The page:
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Hixson v. Cotton-Hanlon

SUPREME COURT OF THE STATE OF NEW YORK Appellate Division, Fourth Judicial Department


March 20, 2009

MICHAEL A. HIXSON, PLAINTIFF-APPELLANT,
v.
COTTON-HANLON, INC., AND FORTUNA ENERGY, INC., DEFENDANTS-RESPONDENTS.

Appeal from a judgment of the Supreme Court, Allegany County (Thomas P. Brown, J.), entered May 1, 2008 in a personal injury action. The judgment awarded money damages to plaintiff upon a jury verdict.

Published by New York State Law Reporting Bureau pursuant to Judiciary Law § 431.

This opinion is uncorrected and subject to revision before publication in the Official Reports.

PRESENT: SMITH, J.P., CENTRA, PERADOTTO, AND GORSKI, JJ.

It is hereby ORDERED that the judgment so appealed from is unanimously modified on the law by granting the post-trial motion in part and setting aside the verdict with respect to damages for future pain and suffering and as modified the judgment is affirmed without costs, and a new trial is granted on damages for future pain and suffering only unless defendants, within 20 days of service of the order of this Court with notice of entry, stipulate to increase the award of damages for future pain and suffering to $125,000, in which event the judgment is modified accordingly and as modified the judgment is affirmed without costs.

Memorandum

Plaintiff commenced this action seeking damages for injuries he sustained when a 1,000-pound pipe fell on his left foot, crushing his "great and second" toes and requiring their amputation. The jury awarded plaintiff $100,000 for past pain and suffering but no damages for future pain and suffering or for future orthotics costs. We conclude that Supreme Court properly precluded testimony on plaintiff's need for future pain medication and plaintiff's future loss of earnings because that testimony would have been speculative (see Galaz v Sobel & Kraus, 280 AD2d 427). Although we agree with plaintiff that the court erred in precluding an orthopedic surgeon from testifying with respect to his future need for orthotics, that error was harmless because another witness testified with respect thereto and thus the testimony of the orthopedic surgeon would have been cumulative (see Sweeney v Peterson, 24 AD3d 984, 985).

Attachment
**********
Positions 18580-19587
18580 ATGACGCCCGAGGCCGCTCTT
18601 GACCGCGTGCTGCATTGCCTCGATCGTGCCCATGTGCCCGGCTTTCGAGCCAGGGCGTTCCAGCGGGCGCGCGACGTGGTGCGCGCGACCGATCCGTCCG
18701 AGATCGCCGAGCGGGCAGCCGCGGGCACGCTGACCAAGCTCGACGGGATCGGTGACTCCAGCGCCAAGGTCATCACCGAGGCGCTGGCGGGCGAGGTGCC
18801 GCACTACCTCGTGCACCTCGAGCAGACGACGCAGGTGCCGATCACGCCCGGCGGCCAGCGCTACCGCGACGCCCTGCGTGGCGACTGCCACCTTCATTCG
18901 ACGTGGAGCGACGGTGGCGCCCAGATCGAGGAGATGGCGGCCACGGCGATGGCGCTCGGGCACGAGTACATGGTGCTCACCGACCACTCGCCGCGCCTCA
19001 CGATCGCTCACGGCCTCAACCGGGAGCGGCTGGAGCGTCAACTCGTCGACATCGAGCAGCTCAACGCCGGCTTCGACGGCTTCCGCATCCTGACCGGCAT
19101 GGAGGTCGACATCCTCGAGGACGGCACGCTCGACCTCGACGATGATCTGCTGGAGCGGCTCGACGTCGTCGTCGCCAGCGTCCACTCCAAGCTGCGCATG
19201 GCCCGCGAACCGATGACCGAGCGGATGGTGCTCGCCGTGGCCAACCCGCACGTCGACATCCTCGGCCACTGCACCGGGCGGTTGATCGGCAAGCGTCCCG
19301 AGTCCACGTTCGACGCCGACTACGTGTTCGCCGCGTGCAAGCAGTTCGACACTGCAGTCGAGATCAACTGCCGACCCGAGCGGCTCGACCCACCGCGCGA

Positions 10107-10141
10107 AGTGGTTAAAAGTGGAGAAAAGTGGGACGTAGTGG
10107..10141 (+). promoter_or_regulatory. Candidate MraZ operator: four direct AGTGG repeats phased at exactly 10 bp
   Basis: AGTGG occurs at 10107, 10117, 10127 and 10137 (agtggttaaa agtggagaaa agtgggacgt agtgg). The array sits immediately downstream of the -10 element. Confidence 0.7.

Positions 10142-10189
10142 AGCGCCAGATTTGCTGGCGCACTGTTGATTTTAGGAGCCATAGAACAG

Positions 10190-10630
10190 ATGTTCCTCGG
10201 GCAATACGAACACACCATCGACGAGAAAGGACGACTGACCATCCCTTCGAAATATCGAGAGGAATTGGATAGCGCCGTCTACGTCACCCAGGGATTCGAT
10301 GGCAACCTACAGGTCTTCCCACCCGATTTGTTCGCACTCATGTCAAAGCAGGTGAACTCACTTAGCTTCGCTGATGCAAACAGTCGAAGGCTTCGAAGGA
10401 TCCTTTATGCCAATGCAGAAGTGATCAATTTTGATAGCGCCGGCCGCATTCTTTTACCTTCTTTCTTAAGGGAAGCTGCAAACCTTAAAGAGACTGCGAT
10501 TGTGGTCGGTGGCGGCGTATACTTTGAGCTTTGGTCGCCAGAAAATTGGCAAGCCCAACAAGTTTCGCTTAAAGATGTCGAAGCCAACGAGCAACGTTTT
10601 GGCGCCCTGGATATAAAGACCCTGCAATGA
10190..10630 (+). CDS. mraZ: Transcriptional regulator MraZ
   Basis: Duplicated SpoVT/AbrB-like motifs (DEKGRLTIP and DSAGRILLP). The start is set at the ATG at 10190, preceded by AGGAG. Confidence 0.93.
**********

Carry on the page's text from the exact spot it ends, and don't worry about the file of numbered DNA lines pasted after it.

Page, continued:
We agree with plaintiff, however, that the court erred in denying that part of his post-trial motion seeking to set aside the verdict with respect to damages for future pain and suffering. Indeed, we agree with plaintiff that "[t]he verdict insofar as it awards no damages for future pain and suffering is contrary to the weight of the evidence" (Corsaro v Mt. Calvary Cemetery, 258 AD2d 969, 969; see Pouso v City of New York, 22 AD3d 395, 397). The uncontroverted evidence established that plaintiff has a 25% to 30% loss of use of his foot, has some difficulty walking, and has occasional pain (see Quigley v Sikora, 269 AD2d 812, 813). In our view, the sum of$125,000 for the future pain and suffering of plaintiff, who at the time of trial had a life expectancy of an additional 50 years, is the minimum amount that the jury could have awarded to plaintiff (see generally Pouso, 22 AD3d at 396-397). We therefore modify the judgment accordingly, and we grant a new trial on damages for future pain and suffering only unless defendants, within 20 days of service of the order of this Court with notice of entry, stipulate to increase the award of damages for future pain and suffering to $125,000, in which event the judgment is modified accordingly.

20090320

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